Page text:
BADGER - One Live Badger (1973) & White Lady (1974)
The early '70s marked the heyday of progressive rock it seemed like every time you turned around and everywhere you looked, there were top-flight bands like Yes, King Crimson, ELP, Pink Floyd, the Moody Blues, et al., all around, and their emulators and lesser rivals spreading out as far as the eye could see. Badger was part of that whole scene, a Yes offshoot group that managed to get signed by the same label. Officially, the group's origins go back to 1972 and Tony Kaye's departure from Flash, the group he'd co-founded with his fellow ex-Yes alumni, guitarist Peter Banks. Kaye was a virtuoso who favored more traditional instruments such as the Hammond organ over the more modern Moog synthesizer (not that he didn't play the latter, but he used the organ more prominently), and who had the bad fortune to have been succeeded in Yes by the much flashier Rick Wakeman. This time out, he was going to put together his own progressive rock supergroup, on a firmer footing than Flash (whose work had sometimes strayed too close to that of Yes). The ex-Yes keyboard player called on his longtime friend David Foster, who had managed to skirt the orbit of Yes several times without ever being asked into that lineup (in part because his instrument was the bass, and Yes was incredibly well covered in that department by Chris Squire). Foster had been a member of the Warriors, Yes lead singer Jon Anderson's mid-'60s group, and had co-authored songs with Anderson on Yes' second album, Time and a Word. Kaye had ended up working with Foster on what was ultimately to be an unreleased Foster album when Kaye quit Yes in 1971, he initially joined Banks in founding Flash, but after his exit from the latter, Kaye and Foster decided to finally take the plunge. They recruited drummer Roy Dyke, lately a member of Family and, before that, Ashton, Gardner & Dyke -- he was a Liverpool veteran whose career went back to the early '60s and the Remo 4 and Brian Epstein protégé Tommy Quickly, and had played on one hit single, Ashton, Gardner & Dyke's "Resurrection Shuffle"; he, in turn, steered the organizers to Brian Parrish, an ex-member of Medicine Head and Three Man Army, who had played with Paul Gurvitz and Mike Kellie in an outfit called Parrish & Gurvitz, who'd cut one LP for Regal Zonophone. The quartet, christened Badger, fit together perfectly, and after some rehearsals began building a name for itself on a European tour opening for Black Sabbath.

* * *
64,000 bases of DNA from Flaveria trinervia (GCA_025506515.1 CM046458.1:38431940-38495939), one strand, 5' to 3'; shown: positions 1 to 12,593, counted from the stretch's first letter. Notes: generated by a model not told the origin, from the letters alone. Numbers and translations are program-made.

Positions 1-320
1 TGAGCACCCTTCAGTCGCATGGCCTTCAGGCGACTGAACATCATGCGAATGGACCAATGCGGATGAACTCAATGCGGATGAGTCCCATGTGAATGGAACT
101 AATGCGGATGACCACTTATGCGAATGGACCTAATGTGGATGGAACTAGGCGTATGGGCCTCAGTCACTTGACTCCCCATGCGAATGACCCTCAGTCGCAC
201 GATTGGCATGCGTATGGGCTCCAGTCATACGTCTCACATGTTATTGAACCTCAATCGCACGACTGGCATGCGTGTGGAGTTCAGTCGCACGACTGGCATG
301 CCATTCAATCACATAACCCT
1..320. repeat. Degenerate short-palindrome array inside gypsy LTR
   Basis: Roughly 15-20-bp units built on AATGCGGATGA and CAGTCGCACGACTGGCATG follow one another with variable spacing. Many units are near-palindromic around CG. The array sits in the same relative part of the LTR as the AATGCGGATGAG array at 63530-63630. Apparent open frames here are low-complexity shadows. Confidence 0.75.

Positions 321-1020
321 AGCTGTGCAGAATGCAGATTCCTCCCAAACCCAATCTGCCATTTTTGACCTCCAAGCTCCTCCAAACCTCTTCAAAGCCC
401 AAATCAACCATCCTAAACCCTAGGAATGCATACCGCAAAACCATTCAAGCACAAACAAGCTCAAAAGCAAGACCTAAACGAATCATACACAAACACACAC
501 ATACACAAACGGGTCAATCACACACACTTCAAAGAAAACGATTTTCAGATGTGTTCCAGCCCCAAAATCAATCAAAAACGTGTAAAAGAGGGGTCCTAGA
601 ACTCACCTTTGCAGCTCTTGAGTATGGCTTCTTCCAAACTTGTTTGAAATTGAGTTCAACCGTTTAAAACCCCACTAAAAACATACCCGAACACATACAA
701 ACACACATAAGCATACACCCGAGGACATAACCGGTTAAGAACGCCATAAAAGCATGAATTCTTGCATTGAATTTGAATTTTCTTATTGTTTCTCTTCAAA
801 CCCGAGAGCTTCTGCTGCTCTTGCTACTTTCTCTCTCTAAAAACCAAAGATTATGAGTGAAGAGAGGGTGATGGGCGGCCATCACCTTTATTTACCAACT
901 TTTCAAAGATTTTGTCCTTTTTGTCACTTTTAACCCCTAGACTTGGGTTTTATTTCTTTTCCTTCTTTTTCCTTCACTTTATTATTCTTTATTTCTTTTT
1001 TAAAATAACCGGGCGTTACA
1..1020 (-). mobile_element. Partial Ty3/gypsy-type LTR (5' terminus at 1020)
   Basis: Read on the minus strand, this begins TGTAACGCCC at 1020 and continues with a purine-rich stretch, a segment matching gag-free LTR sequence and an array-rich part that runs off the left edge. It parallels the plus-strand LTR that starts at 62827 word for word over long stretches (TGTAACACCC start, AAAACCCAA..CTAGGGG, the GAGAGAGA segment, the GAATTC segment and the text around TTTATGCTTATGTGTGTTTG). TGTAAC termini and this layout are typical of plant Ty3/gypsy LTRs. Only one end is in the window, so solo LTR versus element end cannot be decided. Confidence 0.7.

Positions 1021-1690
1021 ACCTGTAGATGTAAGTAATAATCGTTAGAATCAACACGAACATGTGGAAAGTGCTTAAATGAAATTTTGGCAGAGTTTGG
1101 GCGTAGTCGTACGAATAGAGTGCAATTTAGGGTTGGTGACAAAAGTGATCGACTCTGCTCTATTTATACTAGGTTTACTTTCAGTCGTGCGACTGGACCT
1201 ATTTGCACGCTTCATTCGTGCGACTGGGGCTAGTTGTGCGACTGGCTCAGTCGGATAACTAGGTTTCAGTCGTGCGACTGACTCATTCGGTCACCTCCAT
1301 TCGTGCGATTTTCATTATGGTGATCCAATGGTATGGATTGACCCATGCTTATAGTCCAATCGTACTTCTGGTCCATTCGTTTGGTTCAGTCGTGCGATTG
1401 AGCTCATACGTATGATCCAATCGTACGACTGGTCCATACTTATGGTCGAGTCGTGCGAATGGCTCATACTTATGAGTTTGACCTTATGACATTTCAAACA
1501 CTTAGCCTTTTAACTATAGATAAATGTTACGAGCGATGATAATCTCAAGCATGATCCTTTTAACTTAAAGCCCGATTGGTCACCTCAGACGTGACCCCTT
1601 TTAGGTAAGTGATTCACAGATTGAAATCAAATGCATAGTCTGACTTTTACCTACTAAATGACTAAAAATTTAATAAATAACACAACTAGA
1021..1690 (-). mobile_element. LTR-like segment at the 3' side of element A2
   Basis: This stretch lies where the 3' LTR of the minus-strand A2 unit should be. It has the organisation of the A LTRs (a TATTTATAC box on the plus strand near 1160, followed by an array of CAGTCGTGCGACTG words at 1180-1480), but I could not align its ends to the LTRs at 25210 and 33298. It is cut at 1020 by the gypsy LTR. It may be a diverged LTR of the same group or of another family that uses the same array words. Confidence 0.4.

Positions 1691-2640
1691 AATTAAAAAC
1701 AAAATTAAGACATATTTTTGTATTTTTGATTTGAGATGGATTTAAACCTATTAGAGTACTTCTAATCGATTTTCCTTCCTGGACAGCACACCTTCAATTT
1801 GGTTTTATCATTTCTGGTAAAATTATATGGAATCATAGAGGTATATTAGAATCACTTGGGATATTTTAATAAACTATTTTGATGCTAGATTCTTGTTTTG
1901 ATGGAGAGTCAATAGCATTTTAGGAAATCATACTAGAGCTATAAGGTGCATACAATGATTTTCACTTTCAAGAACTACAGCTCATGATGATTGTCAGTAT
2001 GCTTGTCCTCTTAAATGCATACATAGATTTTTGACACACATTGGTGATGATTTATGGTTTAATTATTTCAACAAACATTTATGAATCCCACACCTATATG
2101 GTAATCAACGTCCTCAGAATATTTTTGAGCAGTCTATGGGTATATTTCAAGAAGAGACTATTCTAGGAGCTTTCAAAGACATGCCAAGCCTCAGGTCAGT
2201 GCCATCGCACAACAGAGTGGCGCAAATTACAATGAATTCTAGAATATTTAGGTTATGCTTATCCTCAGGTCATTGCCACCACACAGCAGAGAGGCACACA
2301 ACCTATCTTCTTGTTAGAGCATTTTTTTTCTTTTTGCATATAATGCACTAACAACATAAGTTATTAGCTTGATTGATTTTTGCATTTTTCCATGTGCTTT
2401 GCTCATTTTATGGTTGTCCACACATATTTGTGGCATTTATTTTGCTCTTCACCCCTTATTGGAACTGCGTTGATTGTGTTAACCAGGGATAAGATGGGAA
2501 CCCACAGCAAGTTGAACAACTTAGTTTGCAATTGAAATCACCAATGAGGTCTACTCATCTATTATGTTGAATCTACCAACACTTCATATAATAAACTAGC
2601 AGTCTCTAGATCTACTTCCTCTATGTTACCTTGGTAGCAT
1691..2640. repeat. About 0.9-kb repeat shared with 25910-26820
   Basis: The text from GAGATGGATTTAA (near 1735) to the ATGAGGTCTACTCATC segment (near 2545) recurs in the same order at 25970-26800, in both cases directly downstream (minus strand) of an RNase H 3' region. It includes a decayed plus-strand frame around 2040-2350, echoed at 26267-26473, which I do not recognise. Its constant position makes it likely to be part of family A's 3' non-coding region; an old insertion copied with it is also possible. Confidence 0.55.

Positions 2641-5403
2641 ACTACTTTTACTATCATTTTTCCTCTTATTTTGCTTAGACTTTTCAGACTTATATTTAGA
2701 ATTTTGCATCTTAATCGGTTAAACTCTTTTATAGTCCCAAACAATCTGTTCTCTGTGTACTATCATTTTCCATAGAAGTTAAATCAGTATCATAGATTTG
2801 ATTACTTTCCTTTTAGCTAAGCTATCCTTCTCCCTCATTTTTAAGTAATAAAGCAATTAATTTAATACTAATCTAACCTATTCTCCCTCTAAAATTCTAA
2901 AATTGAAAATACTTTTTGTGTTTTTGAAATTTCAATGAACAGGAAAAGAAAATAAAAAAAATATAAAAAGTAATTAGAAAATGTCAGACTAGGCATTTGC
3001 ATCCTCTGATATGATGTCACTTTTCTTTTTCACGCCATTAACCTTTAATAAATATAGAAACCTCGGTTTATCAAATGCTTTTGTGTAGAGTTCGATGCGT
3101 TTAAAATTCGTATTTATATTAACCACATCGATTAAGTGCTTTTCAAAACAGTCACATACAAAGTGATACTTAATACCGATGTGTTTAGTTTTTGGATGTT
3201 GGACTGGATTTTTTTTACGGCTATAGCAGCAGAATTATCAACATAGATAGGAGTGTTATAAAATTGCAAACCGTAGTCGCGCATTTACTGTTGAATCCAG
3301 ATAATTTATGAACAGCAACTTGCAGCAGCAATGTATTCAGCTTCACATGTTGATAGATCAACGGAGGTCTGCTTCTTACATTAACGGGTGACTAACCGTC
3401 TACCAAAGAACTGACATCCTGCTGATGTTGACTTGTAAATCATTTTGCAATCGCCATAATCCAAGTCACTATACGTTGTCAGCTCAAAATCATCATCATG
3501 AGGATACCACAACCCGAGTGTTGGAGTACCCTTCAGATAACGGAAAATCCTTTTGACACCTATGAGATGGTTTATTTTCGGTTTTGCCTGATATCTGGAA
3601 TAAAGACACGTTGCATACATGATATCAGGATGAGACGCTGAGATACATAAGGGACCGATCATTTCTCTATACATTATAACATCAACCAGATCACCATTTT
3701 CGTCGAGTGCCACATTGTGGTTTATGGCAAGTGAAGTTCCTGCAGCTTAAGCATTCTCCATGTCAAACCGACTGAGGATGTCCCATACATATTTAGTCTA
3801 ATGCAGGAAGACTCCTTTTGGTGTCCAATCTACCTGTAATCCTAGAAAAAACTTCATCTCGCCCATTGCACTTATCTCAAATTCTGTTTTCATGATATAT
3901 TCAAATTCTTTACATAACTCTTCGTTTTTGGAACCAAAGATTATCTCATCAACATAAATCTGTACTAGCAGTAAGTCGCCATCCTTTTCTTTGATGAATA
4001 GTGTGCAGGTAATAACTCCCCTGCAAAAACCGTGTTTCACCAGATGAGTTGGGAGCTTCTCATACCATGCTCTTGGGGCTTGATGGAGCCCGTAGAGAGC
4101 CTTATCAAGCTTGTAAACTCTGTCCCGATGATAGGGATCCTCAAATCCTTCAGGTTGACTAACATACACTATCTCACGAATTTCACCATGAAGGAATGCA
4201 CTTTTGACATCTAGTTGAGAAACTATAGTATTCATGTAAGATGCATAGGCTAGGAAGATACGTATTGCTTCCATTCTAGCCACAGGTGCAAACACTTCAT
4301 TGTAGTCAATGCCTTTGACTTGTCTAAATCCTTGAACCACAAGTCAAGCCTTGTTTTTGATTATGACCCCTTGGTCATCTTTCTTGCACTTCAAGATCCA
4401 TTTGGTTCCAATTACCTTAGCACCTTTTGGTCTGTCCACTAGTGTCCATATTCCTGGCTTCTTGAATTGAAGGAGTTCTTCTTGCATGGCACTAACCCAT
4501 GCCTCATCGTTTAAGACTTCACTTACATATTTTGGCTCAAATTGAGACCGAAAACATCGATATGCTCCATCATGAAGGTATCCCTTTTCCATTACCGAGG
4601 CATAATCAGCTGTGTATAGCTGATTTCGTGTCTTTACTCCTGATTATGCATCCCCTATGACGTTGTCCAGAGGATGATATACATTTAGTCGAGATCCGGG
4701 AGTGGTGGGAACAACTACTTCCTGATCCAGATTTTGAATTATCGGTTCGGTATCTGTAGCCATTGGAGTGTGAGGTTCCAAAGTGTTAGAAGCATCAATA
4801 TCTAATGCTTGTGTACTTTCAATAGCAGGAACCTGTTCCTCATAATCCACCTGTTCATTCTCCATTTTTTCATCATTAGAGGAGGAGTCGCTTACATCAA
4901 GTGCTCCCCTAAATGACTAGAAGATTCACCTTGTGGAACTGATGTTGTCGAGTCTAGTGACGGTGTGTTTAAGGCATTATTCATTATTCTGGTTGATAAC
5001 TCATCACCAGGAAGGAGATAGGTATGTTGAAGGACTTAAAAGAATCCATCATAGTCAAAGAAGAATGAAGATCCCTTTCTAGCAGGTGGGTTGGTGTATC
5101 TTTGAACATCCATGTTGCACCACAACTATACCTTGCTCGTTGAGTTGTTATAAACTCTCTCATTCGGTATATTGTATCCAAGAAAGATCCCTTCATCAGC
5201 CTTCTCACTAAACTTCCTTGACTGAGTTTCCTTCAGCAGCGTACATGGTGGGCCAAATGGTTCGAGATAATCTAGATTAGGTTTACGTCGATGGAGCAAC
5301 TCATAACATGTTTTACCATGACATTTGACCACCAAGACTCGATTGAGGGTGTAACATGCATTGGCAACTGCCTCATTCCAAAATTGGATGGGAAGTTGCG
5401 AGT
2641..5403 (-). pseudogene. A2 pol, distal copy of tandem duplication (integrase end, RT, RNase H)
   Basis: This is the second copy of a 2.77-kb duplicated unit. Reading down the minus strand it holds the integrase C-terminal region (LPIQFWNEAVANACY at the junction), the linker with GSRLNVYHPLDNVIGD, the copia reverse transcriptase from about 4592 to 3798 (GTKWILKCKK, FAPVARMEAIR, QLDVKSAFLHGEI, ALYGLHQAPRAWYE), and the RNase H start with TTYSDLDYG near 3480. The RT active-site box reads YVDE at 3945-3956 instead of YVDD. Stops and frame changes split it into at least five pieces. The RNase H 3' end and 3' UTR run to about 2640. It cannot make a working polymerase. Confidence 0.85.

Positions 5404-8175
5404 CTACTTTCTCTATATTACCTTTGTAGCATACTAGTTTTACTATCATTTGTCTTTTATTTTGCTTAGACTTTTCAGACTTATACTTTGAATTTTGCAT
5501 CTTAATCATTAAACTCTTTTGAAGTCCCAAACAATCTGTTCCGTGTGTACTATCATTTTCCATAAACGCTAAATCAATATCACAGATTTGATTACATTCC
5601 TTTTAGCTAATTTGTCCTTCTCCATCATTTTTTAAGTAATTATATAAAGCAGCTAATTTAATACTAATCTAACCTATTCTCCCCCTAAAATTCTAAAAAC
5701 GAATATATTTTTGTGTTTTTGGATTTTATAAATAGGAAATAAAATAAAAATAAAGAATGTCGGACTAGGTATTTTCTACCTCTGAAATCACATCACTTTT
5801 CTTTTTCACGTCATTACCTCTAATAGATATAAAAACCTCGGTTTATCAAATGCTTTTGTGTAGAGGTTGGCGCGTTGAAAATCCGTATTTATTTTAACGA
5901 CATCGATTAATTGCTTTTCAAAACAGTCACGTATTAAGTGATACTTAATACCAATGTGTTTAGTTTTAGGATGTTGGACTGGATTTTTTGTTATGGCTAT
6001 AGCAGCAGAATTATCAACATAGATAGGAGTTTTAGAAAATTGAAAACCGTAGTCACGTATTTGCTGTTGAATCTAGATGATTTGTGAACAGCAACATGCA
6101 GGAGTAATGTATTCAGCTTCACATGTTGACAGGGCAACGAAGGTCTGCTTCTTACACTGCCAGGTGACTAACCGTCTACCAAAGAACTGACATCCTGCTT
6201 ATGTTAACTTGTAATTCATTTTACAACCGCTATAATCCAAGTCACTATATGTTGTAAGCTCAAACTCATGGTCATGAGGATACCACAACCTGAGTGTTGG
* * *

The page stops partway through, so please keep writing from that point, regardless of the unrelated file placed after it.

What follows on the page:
One Live Badger is the easier Badger album to find, and the one worth having anyway. As the album's title indicates, the band also took the unusual step of making their first album a live recording of original songs. It has aged very well with all the energy of live performance, there's none of the usual studio excesses or noodling of the era. The Yes connection via Tony Kaye is abundantly evident; the album was co-produced by Yes singer Jon Anderson, uses long instrumental breaks and prominent Hammond organ solos, and features the obligatory Roger Dean cover art. Nonetheless, the brooding lyrics and soulful harmonies make comparisons to Traffic and Blind Faith a much closer musical match. The first half of the album is excellent, kicking off with the pleasingly hoarse vocals of David Foster on the full-tilt rocker "Wheel of Fortune" and the pensive "Fountain." There's an especially tight rhythm section underlying the restrained guitar work of "Wind of Change," combining to produce the album's best song. But the second half of the album, with rather mopy numbers like "The Preacher," doesn't quite keep up this momentum. Reissued as a CD in 1993 by Repertoire Records.
With the addition of Jackie Lomax, Badger's fusion of soul and art rock now strongly favored the soul side of the equation. Recorded in New Orleans with veteran arranger and producer Allen Toussaint, White Lady is scarcely recognizable as the same band; without a paste-in of Roger Dean's logo on the back cover, you'd never guess these lads hailed from anywhere past Bourbon Street. Fans expecting prog-rock were sure to be disappointed, but it didn't matter: the band had already called it a day before the album came out. But in retrospect, it's not a half-bad effort. "A Dream of You" has smoky vocals, warbling Hammond organ, and a slick vocal and brass backing reminiscent of Van Morrison. "Don't Pull the Trigger" is easily the most satisfying track, though, with Barry Bailey's slide guitar jabbing over the telegraph staccato of Toussaint's repeating piano. The rest of the album is passable filler, though it ends with a decent shot at superfly urban funk in "The Hole Thing." Toussaint himself plays on a number of songs, and Jeff Beck even shows up to lend a hand on the title track.
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